Roseville PD Safety First: Distracted driving impacts


Distracted driving affects our roads

Roseville, Calif. – Distracted driving is a leading cause of auto-related injuries, roseville bd Little residents in this installment of safety first. Some insightful data points from NHTSA Along with some practical tips for safer driving wherever your travels take you.

With warmer weather finally returning and residents taking to highways and byways in greater numbers, Roseville PD shares a following we can all learn a little from.

According to the National Highway Traffic Safety Administration, the latest data reveals distracted driving

  • More than 400,000 motorists have been injured in accidents caused by distracted driving and 2,800 deaths have occurred as a result.
  • Drivers reported being 30% more distracted than they were asked about in the previous year.
  • Intermittent driving highs at night between 6:00pm and 11:00pm.
  • Distracted driving was a recorded factor in 8.1% of fatal car crashes.
  • 42% of high school students in the US admitted that they text or email while driving.
  • Approximately 20% of injuries that occur in car accidents involve distracted driving.
  • Drivers are distracted with their phones at least 10% of their driving time.

The ringing cell phone, the kids fighting, or the spilled cup of coffee: no one is immune from distractions. The average curb weight is around 5,000 pounds. When you mix distractions with a vehicle on the road, you are distracted driving. Distracted driving can occur when something distracts you from the task of safe and alert driving.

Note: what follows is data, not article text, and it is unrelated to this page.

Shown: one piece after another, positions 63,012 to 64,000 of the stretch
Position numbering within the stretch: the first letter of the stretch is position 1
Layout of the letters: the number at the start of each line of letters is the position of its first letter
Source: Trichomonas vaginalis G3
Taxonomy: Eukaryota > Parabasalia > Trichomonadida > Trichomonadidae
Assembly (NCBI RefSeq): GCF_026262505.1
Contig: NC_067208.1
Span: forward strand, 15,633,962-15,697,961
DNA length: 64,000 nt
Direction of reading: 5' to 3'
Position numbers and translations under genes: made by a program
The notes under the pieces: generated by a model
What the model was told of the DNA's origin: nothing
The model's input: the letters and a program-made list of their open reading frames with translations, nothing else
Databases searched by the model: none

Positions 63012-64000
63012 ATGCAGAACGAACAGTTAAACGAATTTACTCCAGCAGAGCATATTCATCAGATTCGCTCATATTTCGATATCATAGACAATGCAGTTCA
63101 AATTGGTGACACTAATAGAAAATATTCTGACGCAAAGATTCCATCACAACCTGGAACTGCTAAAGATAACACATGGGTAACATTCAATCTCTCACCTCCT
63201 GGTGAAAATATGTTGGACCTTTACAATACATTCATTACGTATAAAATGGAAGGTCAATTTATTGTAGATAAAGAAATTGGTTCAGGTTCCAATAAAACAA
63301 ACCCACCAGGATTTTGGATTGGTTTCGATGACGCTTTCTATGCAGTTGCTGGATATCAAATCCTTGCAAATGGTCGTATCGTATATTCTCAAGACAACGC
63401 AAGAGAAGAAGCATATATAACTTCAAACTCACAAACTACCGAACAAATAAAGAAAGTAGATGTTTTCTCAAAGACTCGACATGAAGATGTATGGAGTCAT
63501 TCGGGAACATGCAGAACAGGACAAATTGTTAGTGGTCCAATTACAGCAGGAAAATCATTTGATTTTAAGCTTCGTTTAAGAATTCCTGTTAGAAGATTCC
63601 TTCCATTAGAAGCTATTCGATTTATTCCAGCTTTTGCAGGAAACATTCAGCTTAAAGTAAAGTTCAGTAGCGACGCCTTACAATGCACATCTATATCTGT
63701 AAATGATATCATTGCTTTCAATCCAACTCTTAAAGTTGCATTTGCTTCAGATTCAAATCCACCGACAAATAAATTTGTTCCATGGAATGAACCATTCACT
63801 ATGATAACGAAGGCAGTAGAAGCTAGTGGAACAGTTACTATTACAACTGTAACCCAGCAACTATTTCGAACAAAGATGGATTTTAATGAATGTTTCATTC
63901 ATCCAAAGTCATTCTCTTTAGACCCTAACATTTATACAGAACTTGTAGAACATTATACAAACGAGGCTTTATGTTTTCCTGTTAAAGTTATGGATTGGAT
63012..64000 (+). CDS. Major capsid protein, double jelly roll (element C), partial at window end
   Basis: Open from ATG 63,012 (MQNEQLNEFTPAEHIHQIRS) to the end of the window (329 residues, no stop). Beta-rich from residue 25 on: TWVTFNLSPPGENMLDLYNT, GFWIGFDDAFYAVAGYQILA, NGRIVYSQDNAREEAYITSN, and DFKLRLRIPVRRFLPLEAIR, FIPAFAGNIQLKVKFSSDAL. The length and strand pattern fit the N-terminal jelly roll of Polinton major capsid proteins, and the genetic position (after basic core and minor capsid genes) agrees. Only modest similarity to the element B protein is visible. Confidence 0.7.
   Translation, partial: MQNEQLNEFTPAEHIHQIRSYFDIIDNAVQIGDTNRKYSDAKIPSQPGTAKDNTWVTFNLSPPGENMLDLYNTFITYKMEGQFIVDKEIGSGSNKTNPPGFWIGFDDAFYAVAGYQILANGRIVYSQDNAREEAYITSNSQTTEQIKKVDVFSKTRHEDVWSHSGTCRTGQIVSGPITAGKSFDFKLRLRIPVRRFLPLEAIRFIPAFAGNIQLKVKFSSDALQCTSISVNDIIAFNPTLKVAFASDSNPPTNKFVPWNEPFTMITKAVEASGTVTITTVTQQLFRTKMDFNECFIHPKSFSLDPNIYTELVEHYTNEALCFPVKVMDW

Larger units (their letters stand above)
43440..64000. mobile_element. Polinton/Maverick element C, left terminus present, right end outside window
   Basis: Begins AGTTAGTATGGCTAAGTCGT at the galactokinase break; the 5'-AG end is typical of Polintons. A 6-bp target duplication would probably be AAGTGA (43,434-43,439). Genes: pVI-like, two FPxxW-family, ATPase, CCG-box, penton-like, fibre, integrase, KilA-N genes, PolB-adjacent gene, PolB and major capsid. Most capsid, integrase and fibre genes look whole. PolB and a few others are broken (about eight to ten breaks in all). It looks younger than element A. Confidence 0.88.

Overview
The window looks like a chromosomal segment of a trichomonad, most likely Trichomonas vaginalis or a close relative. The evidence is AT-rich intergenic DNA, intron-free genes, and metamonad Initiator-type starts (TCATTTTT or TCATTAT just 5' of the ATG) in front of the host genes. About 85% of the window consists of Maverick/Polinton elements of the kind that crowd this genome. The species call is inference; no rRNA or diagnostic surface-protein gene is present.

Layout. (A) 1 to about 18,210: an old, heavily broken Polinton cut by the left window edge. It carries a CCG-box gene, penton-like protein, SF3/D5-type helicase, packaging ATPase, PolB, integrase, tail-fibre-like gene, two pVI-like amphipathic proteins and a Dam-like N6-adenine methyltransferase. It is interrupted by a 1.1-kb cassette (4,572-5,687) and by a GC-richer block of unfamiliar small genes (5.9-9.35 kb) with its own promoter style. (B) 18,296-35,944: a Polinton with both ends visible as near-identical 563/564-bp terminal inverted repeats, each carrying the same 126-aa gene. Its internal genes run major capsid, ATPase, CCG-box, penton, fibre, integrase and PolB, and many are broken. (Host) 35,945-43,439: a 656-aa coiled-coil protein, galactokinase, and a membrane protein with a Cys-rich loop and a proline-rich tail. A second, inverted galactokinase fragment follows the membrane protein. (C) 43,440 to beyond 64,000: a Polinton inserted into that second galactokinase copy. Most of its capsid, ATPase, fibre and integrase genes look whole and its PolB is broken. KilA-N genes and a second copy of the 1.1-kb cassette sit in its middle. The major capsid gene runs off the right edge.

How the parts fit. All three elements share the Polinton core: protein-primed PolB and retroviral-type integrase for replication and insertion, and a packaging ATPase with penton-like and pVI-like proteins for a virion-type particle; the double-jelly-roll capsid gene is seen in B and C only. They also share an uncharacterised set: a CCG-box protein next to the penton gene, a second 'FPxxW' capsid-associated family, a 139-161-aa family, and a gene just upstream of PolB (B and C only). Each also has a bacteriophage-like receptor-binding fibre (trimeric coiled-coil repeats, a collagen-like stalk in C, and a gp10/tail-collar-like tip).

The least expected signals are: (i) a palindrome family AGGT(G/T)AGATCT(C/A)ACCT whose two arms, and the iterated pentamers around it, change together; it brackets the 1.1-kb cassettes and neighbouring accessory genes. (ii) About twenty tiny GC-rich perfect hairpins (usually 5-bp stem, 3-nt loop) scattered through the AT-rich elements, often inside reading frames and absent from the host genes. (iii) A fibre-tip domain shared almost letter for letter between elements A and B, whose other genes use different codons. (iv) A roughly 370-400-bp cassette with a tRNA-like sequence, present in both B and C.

According to the CDC – Injury Center, there are three basic types of distractions

mental or cognitive When the driver’s mind is focused on something besides driving. This can include talking to another passenger, thinking about something upsetting, road rage, daydreaming, or being under the influence of drugs and/or alcohol.

Visible – When the driver looks at something other than what is in front of him on the road. This can include searching for items on the floor of the car, checking and adjusting the GPS, changing the radio station, adjusting the climate control, enjoying the view, applying makeup, and of course texting or calling on your mobile phone.

manual – When one or both hands are removed from the steering wheel. This can include eating and drinking, adjusting your child’s seatbelt, smoking, rummaging through your wallet or purse, or turning the handlebars in your car.

There are things you can do to make sure you drive as safely as possible.

Here are some simple ways to reduce distractions while driving

  • Keep your eyes on the road.
  • Stop to read directions.
  • Put your phone in Do Not Disturb mode.
  • Keep your phone out of reach.
  • Make all adjustments before driving.
  • Do not reach for items while driving.
  • Avoid phone calls, even without using hands.
  • Stay focused on the road.
  • Keep your emotions under control.

Distracted driving is a major cause of car-related injuries. Satisfaction can be a huge factor. Many accidents happen near or around your home because of your familiarity with the surroundings. Do your best to stay focused on the task of driving safely and you’ll be able to respond more quickly, be in a better position to think clearly when a response is needed, and potentially identify a distraction before it becomes a problem.


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